Royce G. Yudkoff

Senior Lecturer of Business Administration

Royce Yudkoff is a Senior Lecturer at the Harvard Business School and a General Partner and co-founder of ABRY Partners, LLC in Boston, MA. Royce currently co-teaches a course called Financial Management of Smaller Firms.

In 1989, Royce co-founded ABRY Partners, a private equity firm focused on the media, communications and business and information services markets. Since 1989 the firm has completed over $27 billion of leveraged transactions and other private equity investments involving approximately 450 properties. Over this period Royce has also served on numerous private and public corporate boards.

Royce graduated from the Harvard Business School in 1980 as a Baker Scholar and is an honors graduate of Dartmouth College.

Cases and Teaching Materials

  1. Gemini Investors

    Gemini Investors was a private equity firm focused on small and lower middle market businesses. Gemini's target investment size was between $4 million and $6 million and a typical portfolio company had revenue of between $8 million and $30 million. In early 2010, Gemini was completing the investment of Gemini's Fund IV and it was deciding whether it should raise a fund sized similarly to their prior funds, or alternatively, raising a significantly larger fund.

    Keywords: Private Equity; Investment; Investment Funds; Markets; Size; Financial Services Industry; United States;


    Ruback, Richard S., and Royce Yudkoff. "Gemini Investors." Harvard Business School Case 211-066, February 2011. (Revised June 2013.) View Details
  2. Lind Equipment

    Lind Equipment failed to meet its loan covenants with its senior bank lender in the summer of 2008, just six months after it was acquired. While the senior bank debt comprised only 6% of the capital used in the acquisition and was fully secured, it exercised its right to stop payments to Lind's subordinated lender that funded about 40% of the acquisition, pushing that debt into default as well. These financial problems were the result of declining revenues and profits at Lind as exchange rates and the impact of the Great Recession took its toll on the firm. Without a quick solution, Lind could be pushed into bankruptcy.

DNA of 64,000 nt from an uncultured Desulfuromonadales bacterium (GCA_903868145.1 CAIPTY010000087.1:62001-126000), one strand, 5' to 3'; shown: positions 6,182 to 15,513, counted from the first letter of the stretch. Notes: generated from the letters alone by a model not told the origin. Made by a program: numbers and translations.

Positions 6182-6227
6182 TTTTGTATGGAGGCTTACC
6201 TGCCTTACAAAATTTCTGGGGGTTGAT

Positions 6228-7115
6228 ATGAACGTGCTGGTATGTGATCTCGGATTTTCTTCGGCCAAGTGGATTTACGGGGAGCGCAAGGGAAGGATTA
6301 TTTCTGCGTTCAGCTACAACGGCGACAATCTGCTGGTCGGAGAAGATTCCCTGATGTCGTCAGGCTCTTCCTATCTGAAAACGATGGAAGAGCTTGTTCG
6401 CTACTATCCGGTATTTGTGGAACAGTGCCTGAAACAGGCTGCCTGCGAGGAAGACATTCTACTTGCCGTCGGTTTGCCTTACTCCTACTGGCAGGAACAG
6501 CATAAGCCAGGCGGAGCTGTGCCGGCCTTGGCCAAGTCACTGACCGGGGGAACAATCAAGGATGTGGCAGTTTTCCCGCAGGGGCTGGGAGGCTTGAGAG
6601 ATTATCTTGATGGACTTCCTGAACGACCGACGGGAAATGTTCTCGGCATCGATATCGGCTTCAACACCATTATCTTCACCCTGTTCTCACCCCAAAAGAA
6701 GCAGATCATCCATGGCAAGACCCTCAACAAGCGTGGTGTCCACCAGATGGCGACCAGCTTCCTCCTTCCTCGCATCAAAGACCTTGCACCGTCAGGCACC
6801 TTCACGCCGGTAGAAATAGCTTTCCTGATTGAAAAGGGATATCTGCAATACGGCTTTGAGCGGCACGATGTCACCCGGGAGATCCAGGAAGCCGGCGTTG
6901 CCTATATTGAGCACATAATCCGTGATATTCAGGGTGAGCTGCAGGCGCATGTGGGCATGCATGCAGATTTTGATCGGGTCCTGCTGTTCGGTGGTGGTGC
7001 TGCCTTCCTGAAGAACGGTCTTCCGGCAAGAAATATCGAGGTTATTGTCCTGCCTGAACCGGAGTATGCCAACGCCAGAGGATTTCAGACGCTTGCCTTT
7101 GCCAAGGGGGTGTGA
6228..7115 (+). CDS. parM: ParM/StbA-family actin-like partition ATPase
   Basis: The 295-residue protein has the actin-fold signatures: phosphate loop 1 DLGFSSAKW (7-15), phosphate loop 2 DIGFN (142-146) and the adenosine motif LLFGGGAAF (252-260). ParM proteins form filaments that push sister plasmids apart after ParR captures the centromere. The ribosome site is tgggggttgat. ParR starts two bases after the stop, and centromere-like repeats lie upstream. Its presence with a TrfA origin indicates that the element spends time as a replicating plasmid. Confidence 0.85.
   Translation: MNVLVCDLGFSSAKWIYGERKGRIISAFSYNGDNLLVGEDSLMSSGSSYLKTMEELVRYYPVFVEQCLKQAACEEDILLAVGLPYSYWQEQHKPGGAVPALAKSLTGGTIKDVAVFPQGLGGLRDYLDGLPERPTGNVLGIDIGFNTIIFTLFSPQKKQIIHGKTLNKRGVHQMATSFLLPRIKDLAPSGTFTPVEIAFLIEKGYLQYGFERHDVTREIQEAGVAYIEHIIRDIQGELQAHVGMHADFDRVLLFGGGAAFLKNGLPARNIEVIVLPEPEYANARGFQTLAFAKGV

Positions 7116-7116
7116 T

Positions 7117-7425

Keywords: Financial Condition; Borrowing and Debt; Capital; Revenue; Financing and Loans; Financial Strategy; Financial Management; Acquisition; Financial Crisis; Currency Exchange Rate; Insolvency and Bankruptcy; Manufacturing Industry; Industrial Products Industry;


    Ruback, Richard S., and Royce Yudkoff. "Lind Equipment." Harvard Business School Case 212-012, August 2011. (Revised June 2013.) View Details
  3. National Public Broadcasting

    Bob Williams, the CEO of National Public Broadcasting (NPB), was considering an unsolicited offer to purchase the company in the early spring of 2006. The company was a media underwriting representative for public television and radio stations throughout the United States. When Mr. Williams and his wife Linda Williams started NPB in 1996, they had imagined that it would grow quickly and be acquired by a larger media representation firm in a few years. But the business proved to be more complex than they had anticipated with slower growth and less interest from strategic acquirers and, as a result, Mr. Williams had been running NPB ever since. The unsolicited offer gave the Williams and their partners the potential opportunity to realize a significant cash payment for the business. The case explores the impact on the sale of the ownership structure decisions that were made when NPB was formed and the complexity of the sales process for small businesses.

    Keywords: Mergers and Acquisitions; Decision Choices and Conditions; Financial Management; Ownership; Advertising Industry; Media and Broadcasting Industry;


    Ruback, Richard S., and Royce Yudkoff. "National Public Broadcasting." Harvard Business School Case 211-058, January 2011. (Revised July 2012.) View Details
  4. Greg Mazur and the Purchase of Great Eastern Premium Pet Foods